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Business News/ Politics / Policy/  IPL spot-fixing: SC says N. Srinivasan’s conflict of interest obvious
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IPL spot-fixing: SC says N. Srinivasan’s conflict of interest obvious

Supreme Court says Chennai Super Kings could be disqualified from the IPL based on findings of justice Mudgal committee

A file photo of N. Srinivasan. Photo: ReutersPremium
A file photo of N. Srinivasan. Photo: Reuters

New Delhi: The Supreme Court continued its scathing observations on the way Indian cricket is run and the conflict of interest in the Board of Control for Cricket’s in-limbo President owning a team, the Chennai Super Kings, through his company, India Cements Ltd.

The big development of the day, however, was the surprising acceptance of all parties, including BCCI and Srinivasan’s that the latter’s son-in-law, Gurunath Meiyappan, who has been accused of betting, was a “team official" and not merely a “cricket enthusiast" as he had been originally described by Srinivasan when the controversy broke.

The court also said BCCI’s annual meeting scheduled for 17 December could proceed, but asked those involved in the case to stay away.

The court also said Chennai Super Kings could be disqualified from the Indian Premier League on the basis of the findings of the Justice Mudgal committee that had investigated fixing and betting in the popular Twenty20 league.

The court, however, passed no order or direction. Its observations are usually a reflection of its thinking but may or may not have a bearing on the final decision in the case.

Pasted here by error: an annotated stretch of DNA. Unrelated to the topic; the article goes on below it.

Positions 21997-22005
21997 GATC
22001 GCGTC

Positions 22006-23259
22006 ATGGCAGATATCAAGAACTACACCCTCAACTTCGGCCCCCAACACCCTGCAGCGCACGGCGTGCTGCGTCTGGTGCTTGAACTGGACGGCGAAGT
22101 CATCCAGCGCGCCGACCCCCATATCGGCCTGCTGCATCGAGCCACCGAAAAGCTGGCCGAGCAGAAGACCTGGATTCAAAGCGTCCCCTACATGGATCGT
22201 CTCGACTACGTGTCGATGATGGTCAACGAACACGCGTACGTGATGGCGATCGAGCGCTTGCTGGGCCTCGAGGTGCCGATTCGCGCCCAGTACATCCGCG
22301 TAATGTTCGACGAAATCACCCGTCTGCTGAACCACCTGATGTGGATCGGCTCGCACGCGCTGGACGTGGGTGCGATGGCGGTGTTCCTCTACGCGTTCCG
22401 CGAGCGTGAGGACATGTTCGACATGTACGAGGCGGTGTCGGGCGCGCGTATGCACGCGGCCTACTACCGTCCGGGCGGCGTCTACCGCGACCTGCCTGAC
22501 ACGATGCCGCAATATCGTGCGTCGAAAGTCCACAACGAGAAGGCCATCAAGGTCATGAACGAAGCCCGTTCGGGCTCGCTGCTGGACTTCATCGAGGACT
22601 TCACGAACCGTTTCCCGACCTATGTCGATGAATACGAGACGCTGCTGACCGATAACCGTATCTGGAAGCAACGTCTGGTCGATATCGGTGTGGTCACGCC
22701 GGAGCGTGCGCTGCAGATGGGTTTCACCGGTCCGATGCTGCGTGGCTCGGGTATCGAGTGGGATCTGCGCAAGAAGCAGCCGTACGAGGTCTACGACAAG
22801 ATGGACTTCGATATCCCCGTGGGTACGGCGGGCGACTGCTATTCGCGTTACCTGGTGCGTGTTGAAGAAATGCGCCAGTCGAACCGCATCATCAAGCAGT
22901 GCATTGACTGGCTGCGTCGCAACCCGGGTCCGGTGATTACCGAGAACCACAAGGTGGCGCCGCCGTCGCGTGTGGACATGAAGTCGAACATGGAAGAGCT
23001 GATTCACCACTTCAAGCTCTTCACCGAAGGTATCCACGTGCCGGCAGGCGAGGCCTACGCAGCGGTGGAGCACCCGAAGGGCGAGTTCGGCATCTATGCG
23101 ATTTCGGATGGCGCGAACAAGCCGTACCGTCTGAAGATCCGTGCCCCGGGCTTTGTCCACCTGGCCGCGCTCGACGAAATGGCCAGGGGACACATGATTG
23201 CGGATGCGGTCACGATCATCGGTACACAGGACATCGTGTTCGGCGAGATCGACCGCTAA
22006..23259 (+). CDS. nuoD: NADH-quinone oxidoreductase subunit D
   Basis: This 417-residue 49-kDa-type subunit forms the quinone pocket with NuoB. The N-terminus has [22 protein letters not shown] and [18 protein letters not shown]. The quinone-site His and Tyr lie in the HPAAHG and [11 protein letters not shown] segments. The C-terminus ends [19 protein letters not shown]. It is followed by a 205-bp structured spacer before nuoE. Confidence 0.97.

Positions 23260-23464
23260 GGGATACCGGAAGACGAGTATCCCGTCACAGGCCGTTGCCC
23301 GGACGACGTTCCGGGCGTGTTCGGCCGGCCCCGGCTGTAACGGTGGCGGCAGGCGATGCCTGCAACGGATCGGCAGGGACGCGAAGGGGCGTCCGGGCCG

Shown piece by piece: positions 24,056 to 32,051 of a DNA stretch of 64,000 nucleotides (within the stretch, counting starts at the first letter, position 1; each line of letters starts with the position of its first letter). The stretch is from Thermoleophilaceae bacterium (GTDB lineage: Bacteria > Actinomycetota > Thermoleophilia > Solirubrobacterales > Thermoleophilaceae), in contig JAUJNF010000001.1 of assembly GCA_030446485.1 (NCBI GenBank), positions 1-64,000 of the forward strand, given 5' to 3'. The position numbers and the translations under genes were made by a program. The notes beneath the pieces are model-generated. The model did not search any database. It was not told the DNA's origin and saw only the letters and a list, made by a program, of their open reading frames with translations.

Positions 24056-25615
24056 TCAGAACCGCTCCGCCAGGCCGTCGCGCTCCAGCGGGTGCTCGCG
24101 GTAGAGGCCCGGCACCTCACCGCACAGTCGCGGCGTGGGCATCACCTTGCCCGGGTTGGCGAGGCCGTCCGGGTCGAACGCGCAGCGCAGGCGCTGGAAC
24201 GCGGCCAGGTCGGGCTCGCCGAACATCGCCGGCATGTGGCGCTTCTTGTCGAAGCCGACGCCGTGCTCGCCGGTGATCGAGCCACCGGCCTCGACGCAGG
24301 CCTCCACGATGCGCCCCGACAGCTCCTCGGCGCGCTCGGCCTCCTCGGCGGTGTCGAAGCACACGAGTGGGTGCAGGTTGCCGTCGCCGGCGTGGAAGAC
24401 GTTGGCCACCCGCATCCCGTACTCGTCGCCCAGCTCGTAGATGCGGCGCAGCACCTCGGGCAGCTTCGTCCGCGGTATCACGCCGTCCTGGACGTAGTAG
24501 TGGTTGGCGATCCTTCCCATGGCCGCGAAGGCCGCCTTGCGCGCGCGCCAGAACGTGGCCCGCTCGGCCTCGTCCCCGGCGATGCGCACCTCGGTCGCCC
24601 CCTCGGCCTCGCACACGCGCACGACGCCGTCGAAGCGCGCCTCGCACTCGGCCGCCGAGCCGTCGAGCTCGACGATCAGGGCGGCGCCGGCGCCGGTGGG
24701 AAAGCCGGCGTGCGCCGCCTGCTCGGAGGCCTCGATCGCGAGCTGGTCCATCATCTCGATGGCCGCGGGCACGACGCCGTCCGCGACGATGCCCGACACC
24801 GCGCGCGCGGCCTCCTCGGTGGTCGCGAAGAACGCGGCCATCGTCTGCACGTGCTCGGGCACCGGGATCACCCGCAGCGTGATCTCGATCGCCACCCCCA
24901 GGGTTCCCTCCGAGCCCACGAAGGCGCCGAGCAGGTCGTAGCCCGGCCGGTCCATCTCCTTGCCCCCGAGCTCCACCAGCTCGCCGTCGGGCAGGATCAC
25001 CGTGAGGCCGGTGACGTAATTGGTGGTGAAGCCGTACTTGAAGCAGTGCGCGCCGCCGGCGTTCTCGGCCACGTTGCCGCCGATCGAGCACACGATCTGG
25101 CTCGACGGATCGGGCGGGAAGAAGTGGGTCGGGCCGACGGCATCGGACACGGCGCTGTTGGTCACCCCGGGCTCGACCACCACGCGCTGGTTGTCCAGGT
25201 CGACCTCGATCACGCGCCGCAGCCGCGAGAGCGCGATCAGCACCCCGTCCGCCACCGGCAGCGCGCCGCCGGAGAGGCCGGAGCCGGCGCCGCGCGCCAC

The court said that if Srinivasan was the president of Board of Control for Cricket in India (BCCI), his duty was to ensure that the game remained free from “betting", “spot-fixing" and other “corrupt practices", while as a “team owner" his “interest" was that his team remained “in the reckoning".

A two-judge bench of justices T.S. Thakur and F.M.I. Kalifulla also sought details on the shareholding and board of India Cements, which owns Chennai Super Kings (CSK), an Indian Premier League (IPL) franchise. The court said it wanted to know who the “real owner" of CSK was. Judge Thakur noted that the distinction between Srinivasan, India Cements and BCCI was “vanishing".

The court is hearing the IPL spot fixing case. The court also wanted to look into whether Meiyappan was in “indirect control" of the Chennai Super Kings.

The cricket body’s lawyer C.A. Sundaram told the court it has been the BCCI’s position from the beginning that Meiyappan was a team official. When the court asked if any party disputed the fact that Meiyappan was a team official, none of the lawyers representing BCCI, Srinivasan or India Cements said otherwise.

The court was also in favour of fresh elections to BCCI and subsequent action by the board against individuals who were found in violation of the IPL code of conduct. The court added that the Mudgal committee could decide what punishment ought to be given. Srinivasan’s lawyer Kapil Sibal also contested the fact that he had referred to Meiyappan as a “cricket enthusiast" before the Mudgal committee and asked the court to look at the transcribed recorded depositions before the committee.

The petitioner, Cricket Association of Bihar, concluded its arguments on Thursday, while asking for the court to intervene in the affairs of a private organisation performing public function.

The court observed that doing this would mean a change from its earlier position.

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Updated: 28 Nov 2014, 01:01 AM IST
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